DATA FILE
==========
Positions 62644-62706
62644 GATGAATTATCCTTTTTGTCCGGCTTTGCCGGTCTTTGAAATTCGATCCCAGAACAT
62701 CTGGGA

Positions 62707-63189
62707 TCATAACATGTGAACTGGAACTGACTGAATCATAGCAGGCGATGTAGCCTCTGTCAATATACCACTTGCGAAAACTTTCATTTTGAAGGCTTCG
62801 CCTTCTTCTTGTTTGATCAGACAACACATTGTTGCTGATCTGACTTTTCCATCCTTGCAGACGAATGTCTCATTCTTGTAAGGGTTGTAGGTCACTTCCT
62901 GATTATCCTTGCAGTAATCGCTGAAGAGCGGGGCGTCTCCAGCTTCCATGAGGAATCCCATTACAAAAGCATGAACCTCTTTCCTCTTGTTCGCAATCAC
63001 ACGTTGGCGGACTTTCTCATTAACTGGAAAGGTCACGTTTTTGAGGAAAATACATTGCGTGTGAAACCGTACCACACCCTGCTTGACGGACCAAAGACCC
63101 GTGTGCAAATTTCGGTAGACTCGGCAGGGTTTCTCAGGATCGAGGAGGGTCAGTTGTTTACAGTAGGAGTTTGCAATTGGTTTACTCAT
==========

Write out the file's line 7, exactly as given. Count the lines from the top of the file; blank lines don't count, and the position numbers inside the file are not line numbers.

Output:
62901 GATTATCCTTGCAGTAATCGCTGAAGAGCGGGGCGTCTCCAGCTTCCATGAGGAATCCCATTACAAAAGCATGAACCTCTTTCCTCTTGTTCGCAATCAC